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Two practical strategies for unlocking fractions: A preview of the Teaching Fractions Toolkit

Midwest | May 21, 2024

A computational understanding of fractions in 6th grade lays the groundwork for later success in math, which in turn equips students for a range of in-demand careers in science, technology, engineering, and math (STEM). In this blog post, we highlight two evidence-based strategies teachers can use to help 6th-grade students demystify fractions and equip themselves for success in both math class and life. The strategies are from our forthcoming Teaching Fractions Toolkit, which is set for release in 2026. An immediate opportunity is available, however, for a limited number of schools and districts to receive advance toolkit resources and professional development at no charge by joining our study evaluating the toolkit.

Practical strategies for teaching fractions

Watch our Teaching Fractions Toolkit webinar to learn more about the practical strategies featured in this blog post."

The Teaching Fractions Toolkit offers actionable insights and practical strategies for implementing the recommendations in the What Works Clearinghouse (WWC) practice guide Developing Effective Fractions Instruction for Kindergarten Through 8th Grade. The strategies featured here relate to two of the five recommendations in the practice guide:

  • Recommendation 3 emphasizes the importance of helping students grasp the logic behind fraction computations.
  • Recommendation 4 underscores the need to cultivate students' conceptual understanding before introducing procedural methods such as cross-multiplication for solving ratio and proportion problems.

To address the recommendations, teachers can use these practical strategies to bridge the gap between students' conceptual understanding and procedural fluency when working with fractions.

Practical Strategy 1: Use tape diagrams to visualize fractions operations

The first strategy connects to Recommendation 3 in the WWC practice guide, which notes that providing a visual representation of a problem can help students "draw out" the solution. One way to do this is through the use of tape diagrams.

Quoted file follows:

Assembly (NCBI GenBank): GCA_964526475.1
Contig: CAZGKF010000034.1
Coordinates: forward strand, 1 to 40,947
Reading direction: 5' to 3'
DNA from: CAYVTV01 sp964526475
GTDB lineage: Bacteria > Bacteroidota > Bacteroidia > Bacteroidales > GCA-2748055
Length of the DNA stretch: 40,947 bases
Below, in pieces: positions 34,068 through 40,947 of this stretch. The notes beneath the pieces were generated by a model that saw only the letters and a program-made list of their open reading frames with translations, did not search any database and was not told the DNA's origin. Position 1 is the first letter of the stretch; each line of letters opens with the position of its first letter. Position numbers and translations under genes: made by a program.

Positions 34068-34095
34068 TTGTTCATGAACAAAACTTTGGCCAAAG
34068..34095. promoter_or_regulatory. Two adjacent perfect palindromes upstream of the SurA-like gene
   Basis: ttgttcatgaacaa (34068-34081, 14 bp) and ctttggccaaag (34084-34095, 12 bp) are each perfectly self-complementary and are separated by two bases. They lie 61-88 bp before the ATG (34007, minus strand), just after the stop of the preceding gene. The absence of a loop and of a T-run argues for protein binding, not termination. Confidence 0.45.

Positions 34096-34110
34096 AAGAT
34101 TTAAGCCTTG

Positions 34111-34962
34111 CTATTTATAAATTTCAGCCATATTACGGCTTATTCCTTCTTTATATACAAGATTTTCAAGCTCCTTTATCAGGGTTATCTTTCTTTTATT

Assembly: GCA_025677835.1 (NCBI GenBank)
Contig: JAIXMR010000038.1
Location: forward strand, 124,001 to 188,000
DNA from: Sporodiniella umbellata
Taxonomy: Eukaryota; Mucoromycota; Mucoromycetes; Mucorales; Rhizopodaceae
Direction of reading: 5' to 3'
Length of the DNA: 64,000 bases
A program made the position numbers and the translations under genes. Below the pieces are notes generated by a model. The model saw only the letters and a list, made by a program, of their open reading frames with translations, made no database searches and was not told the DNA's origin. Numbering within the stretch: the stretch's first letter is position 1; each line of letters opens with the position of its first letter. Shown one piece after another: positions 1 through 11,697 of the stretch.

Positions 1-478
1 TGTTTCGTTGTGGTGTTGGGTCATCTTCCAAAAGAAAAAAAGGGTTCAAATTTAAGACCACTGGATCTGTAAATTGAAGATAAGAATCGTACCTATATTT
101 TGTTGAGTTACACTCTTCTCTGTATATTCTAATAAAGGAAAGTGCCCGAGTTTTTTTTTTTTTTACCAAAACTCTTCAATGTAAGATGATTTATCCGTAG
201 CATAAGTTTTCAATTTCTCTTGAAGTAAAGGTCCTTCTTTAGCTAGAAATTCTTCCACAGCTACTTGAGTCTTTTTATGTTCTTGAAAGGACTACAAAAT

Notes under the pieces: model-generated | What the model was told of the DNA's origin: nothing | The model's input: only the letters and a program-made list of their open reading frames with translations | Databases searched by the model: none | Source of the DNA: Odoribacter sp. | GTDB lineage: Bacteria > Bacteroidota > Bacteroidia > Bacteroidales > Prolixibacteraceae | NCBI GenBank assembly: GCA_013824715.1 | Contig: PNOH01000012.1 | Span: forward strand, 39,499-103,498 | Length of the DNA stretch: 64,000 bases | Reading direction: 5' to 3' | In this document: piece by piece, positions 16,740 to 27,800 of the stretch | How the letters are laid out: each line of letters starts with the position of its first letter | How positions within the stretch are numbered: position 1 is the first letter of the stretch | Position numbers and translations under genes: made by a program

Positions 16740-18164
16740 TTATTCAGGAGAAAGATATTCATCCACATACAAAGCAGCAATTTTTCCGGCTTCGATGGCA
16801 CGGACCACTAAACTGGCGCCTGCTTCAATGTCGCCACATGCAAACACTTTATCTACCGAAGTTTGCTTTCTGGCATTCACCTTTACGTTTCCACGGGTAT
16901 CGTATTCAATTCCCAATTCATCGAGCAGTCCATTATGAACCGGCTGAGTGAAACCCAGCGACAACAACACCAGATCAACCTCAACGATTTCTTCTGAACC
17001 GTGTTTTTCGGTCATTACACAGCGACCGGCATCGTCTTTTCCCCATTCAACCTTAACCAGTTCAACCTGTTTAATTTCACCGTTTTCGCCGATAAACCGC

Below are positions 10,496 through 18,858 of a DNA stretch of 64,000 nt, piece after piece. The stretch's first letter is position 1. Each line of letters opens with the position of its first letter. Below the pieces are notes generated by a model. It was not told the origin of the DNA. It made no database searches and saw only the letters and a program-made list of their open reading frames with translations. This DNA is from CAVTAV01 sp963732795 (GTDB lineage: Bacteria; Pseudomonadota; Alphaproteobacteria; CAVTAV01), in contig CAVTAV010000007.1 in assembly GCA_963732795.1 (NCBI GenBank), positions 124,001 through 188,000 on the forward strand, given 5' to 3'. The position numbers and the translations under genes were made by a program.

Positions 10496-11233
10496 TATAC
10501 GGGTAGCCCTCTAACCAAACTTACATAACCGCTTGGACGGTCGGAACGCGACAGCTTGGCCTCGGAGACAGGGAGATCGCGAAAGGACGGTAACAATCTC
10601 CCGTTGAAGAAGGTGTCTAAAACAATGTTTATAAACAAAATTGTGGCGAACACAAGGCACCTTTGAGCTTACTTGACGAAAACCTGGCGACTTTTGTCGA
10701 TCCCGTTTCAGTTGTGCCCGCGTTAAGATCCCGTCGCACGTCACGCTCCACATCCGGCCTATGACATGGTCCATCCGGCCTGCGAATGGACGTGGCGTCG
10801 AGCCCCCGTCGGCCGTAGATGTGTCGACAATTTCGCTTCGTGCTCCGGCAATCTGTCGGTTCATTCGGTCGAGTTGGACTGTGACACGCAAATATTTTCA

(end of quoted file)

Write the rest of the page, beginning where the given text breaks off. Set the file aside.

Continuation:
Practical strategy: Tape diagrams are helpful when considering the whole versus the parts of a relationship in contextual problems.

Problem: A pitcher holds five glasses, and the serving size is 3/5 of a glass. How many servings are in a pitcher of orange juice?

Tape diagram image: Gray bar segmented into five sections to represent 5 glasses of orange juice. Below this bar, is a second bar that is the width of one segment (1 glass of juice). This second bar is segmented into five sections, three of which are orange, to represent one serving (3/5 of a glass).

Answer: 5 divided by 3/5 = 8 1/3. The pitcher (5 glasses) holds 8 1/3 servings or enough to serve 8 people

Students may have used tape diagrams when working with whole numbers in earlier grades, and the same approach can be helpful when working with fractions. In the example problem, students need to determine how many servings are in a pitcher of orange juice. The pitcher holds five glasses total, and the serving size is 35 of a glass. A student can use a tape diagram to visualize the whole (five glasses of orange juice) and the serving (35 of a glass).

After students map out the problem with a tape diagram, they can consider how their visual model relates to the formal notation (5 ÷ 35=?). In this example, there are 8 13 servings in 5 glasses of orange juice. Students can then reference the tape diagram to learn how to interpret a remainder in context, such as how many people this pitcher of juice would serve. In this case, the pitcher would serve 8 people as there is not enough juice for another full serving.

Practical Strategy 2: Use double number lines to visualize rate problems

This strategy connects to Recommendation 4 in the WWC practice guide, which suggests that students use and discuss alternative strategies for solving ratio, rate, and proportion problems. One approach is to use double number lines to visualize rate problems.

Practical strategy: When solving rate problems, use a double number line to help visualize time versus distance.

Problem: You are in a traffic jam on the freeway and want to know how long it will take to reach the next exit.?You timed your progress and found you can travel 4 miles in 1 hour.?If you continue at this speed, how many hours will it be until you reach the next exit, which is 6 miles away?

Double number line image 1: Top number line depicts miles and bottom number line depicts time. The tic marks indicate that 1 mile = 1/4 hour; 4 miles = 1 hour; and 6 miles = 1 1/2 hour.